Profile of Chris MurphyEditor, InformationWeek
Member Since: 11/15/2013
News & Commentary Posts: 640
Chris Murphy is editor of InformationWeek and co-chair of the InformationWeek Conference. He has been covering technology leadership and CIO strategy issues for InformationWeek since 1999. Before that, he was editor of the Budapest Business Journal, a business newspaper in Hungary; and a daily newspaper reporter in Michigan, where he covered everything from crime to the car industry. Murphy studied economics and journalism at Michigan State University, has an M.B.A. from the University of Virginia, and has passed the Chartered Financial Analyst (CFA) exams.
Articles by Chris Murphy
posted in August 2008
It takes about 30 to 60 days to drill a new natural gas well. That helps explain why CIO Cathy Tompkins avoids pitching 18-month IT projects to her fellow business leaders at Chesapeake Energy, a fast-growing, fast-paced producer of natural gas. And it's an example of how IT needs to be tuned into and share the same culture as the company it's part of.
Here in the summer of $4-a-gallon gas, it's serious business to liken something to a honkin' SUV. Yet that's how we portray service-oriented architectures in the illustration on the cover of InformationWeek magazine this week. We're raising the question about development methods that people are asking about SUVs: Do I need, and can I afford, all that horsepower?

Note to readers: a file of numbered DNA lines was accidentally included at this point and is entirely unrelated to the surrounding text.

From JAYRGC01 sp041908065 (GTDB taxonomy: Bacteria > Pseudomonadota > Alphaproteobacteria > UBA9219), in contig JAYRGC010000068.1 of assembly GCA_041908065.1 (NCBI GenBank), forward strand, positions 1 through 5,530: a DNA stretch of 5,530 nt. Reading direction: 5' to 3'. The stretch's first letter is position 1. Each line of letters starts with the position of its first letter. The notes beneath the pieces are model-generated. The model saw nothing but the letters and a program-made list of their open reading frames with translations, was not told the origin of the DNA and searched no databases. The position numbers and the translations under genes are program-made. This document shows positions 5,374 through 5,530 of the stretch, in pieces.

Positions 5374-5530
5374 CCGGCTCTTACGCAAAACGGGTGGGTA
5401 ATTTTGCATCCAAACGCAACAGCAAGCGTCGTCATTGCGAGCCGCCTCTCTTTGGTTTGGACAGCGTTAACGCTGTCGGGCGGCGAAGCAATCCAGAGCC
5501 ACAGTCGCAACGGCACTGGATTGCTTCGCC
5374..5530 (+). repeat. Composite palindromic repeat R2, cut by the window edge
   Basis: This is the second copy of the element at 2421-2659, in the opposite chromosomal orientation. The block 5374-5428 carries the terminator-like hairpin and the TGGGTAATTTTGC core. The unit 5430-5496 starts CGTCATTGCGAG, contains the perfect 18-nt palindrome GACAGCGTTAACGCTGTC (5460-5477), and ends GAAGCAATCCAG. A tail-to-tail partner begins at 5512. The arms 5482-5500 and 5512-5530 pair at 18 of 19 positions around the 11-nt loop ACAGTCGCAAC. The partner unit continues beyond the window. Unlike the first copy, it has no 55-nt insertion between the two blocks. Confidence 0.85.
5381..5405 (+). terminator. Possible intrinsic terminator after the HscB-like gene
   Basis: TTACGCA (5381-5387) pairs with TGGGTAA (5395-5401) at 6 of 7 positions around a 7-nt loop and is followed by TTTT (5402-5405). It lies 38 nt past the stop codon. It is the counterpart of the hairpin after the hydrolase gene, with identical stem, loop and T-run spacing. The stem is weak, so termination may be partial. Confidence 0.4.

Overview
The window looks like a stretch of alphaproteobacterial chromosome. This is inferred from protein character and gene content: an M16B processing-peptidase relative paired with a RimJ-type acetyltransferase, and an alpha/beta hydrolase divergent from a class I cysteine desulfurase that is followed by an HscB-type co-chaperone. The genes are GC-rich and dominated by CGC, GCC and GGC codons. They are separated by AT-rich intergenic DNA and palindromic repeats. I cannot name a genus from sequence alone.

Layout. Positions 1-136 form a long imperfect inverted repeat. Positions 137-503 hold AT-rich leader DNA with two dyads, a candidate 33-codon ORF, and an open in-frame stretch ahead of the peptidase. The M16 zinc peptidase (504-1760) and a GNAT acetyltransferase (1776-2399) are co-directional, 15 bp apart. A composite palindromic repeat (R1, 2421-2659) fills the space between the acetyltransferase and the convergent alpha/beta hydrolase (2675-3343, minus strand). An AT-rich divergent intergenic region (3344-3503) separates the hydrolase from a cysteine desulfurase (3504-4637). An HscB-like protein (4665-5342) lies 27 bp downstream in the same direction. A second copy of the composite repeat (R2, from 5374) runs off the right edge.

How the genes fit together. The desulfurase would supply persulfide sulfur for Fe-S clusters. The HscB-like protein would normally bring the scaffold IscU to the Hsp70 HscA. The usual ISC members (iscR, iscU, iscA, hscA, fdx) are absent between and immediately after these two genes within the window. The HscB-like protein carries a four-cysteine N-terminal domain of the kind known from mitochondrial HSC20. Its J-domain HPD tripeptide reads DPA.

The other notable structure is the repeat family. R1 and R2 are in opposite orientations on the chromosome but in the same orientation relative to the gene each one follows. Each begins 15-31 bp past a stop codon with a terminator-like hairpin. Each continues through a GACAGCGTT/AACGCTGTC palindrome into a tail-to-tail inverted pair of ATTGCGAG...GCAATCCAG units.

The relentless pressure of the Web goes like this: One year something's a cutting-edge feature on Google or Amazon, the next people expect it on their 401(k) site, and soon employees wonder why it isn't on the company intranet. IT leaders should know that the use of rich Internet applications are well into that cycle now, with 44% of companies using them, our most recent research finds.
John Soat has blogged a few times here about whether the next CIO should come from inside or outside the company . But what if no insider wants the job? Seriously. It seems like the hottest role these days is IT architect -- nice paycheck, the thrill of strategy-level tech work, and not nearly so many arrows in the back.